Hostile Environment Harassment: This kind of harassment is unwelcome conduct of a sexual nature that is sufficiently severe, persistent or pervasive as to limit a person’s ability to work or participate in a program or activity.

Incapacitation: An individual who is incapacitated is not able to make rational, reasonable judgments and therefore is incapable of giving consent. Incapacitation is the inability, temporarily or permanently, to give consent, because the individual is mentally and/or physically helpless due to drug or alcohol consumption, either voluntarily or involuntarily, or the individual is unconscious, asleep or otherwise unaware that the sexual activity is occurring. In addition, an individual is incapacitated if the individual demonstrates that they are unaware of where they are, how they got there, or why or how they became engaged in a sexual interaction. Where alcohol is involved, incapacitation is a state beyond drunkenness or intoxication. Some indicators of incapacitation may include, but are not limited to, lack of control over physical movements, lack of awareness of circumstances or surroundings, or the inability to communicate for any reason. An individual may experience a blackout state in which he/she appears to be giving consent but does not actually have conscious awareness or the ability to consent. It is especially important, therefore, that anyone engaging in sexual activity be aware of the other person’s level of intoxication due to alcohol and/or drug use. The relevant standard that will be applied is whether the respondent knew, or a sober reasonable person in the same position should have known, that the other party was incapacitated and therefore could not consent to the sexual activity. 

Intimidation: Placing another person in reasonable fear of bodily harm through the use of threatening words and/or other conduct, but without displaying a weapon or subjecting the person to actual physical attack.

No-Contact Order: A no-contact order involves communication and contact restrictions to prevent further potentially harmful interaction. These communication and contact restrictions generally preclude in-person, telephone, electronic, or third-party communications. 

Privacy: Privacy means that information related to a report of gender-based misconduct will be shared with a limited circle of College employees who “need to know” in order to assist in the support of the complainant and in the assessment, investigation, and resolution of a report.

Quid Pro Quo Harassment: This kind of harassment occurs when a person with authority uses submission to or rejection of unwelcome sexual conduct as the basis for making academic or employment decisions, affecting a subordinate or a student. This kind of harassment usually involves explicit or implicit threats of retaliation for refusing to submit to sexual advances.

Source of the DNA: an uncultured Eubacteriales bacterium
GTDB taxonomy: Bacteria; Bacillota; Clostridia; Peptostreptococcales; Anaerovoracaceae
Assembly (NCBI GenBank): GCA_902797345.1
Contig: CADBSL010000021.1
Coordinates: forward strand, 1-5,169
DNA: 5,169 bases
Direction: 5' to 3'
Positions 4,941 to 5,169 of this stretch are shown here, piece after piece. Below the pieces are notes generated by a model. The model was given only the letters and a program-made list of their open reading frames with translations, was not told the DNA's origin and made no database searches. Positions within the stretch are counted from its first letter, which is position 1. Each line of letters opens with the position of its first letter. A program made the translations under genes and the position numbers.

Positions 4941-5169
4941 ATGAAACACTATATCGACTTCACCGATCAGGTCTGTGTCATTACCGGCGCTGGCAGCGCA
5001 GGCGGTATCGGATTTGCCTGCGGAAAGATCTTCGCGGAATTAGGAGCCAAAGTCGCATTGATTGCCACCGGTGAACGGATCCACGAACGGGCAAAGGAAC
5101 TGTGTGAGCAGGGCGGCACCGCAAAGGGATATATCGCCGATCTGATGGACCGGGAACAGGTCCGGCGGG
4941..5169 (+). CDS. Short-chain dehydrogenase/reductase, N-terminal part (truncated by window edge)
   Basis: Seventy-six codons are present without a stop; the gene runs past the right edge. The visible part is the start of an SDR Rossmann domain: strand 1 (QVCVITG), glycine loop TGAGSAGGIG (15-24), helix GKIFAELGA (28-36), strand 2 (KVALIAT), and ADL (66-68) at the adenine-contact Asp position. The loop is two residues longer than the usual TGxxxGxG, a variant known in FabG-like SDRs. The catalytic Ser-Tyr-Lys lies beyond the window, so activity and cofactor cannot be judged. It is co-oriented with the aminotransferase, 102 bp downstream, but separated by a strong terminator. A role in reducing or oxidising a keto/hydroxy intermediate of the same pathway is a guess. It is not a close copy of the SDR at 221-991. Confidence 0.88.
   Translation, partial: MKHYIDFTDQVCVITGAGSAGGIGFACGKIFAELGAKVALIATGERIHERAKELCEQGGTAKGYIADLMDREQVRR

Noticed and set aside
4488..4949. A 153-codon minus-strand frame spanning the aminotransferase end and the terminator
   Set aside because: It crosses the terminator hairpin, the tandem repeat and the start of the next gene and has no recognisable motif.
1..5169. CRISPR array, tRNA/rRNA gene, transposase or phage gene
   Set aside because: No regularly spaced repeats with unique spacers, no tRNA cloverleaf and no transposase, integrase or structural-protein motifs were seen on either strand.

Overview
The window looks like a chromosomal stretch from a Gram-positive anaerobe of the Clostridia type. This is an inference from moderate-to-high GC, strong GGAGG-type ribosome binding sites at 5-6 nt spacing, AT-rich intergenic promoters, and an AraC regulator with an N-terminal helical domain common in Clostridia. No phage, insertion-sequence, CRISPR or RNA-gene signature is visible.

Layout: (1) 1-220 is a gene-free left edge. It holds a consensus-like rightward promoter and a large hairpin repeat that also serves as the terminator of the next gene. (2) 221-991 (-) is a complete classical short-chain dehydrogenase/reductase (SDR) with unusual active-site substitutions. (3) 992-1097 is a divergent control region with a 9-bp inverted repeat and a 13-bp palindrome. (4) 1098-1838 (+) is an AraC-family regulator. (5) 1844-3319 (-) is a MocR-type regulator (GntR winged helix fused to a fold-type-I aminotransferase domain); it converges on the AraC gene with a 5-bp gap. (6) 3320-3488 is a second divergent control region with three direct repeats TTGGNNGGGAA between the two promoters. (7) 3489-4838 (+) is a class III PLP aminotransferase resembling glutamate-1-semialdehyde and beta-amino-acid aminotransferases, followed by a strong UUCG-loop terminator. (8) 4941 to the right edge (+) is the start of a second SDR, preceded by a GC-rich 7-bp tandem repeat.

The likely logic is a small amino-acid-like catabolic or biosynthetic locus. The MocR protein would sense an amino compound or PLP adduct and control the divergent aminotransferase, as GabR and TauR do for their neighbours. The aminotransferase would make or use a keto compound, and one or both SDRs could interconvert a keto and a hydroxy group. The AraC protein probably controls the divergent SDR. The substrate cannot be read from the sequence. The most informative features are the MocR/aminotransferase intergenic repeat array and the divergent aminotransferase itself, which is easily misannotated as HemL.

Respondent: The individual who has been accused of gender-based misconduct.

Responsible Employee: This is someone who must report any disclosed or witnessed Title IX violation.

Retaliation: Acts or attempts to retaliate or seek retribution against the complainant, respondent, or any individual or group of individuals involved in the investigation and/or resolution of an allegation of gender-based misconduct. Retaliation can be committed by any individual or group of individuals, not just a respondent or complainant. Retaliation may include continued abuse or violence, other forms of harassment, slander, and libel. Retaliation does not include reports and/or complaints of gender-based misconduct that are made in good faith. 

Sexual Exploitation: An act or acts committed through non-consensual abuse or exploitation of another person’s sexuality for the purpose of sexual gratification, financial gain, personal benefit or advantage, or any other non-legitimate purpose. The act or acts of sexual exploitation are prohibited even though the behavior does not constitute one of the other sexual misconduct offenses. Sexual exploitation may involve individuals who are known to one another, have an intimate or sexual relationship, and/or individuals not known to one another.

Sexual Violence: Sexual violence involves physical sexual acts perpetrated against a person’s will or where a person is incapable of giving consent. This includes rape, sexual assault, battery, and sexual coercion. Sexual violence may involve individuals who are known to one another or have an intimate and/or sexual relationship, or may involve individuals not known to one another.

Stalking: In Massachusetts, "stalking " is a specific criminal offense found in the penal code. Stalking refers to a clear, repetitive pattern of intentional unwanted, harassing, or threatening behavior directed toward another person, or that of immediate family members, that causes fear of personal safety. 

Third Party: Any other participant in the process, including a witness to the incident or an individual who makes a report on behalf of someone else.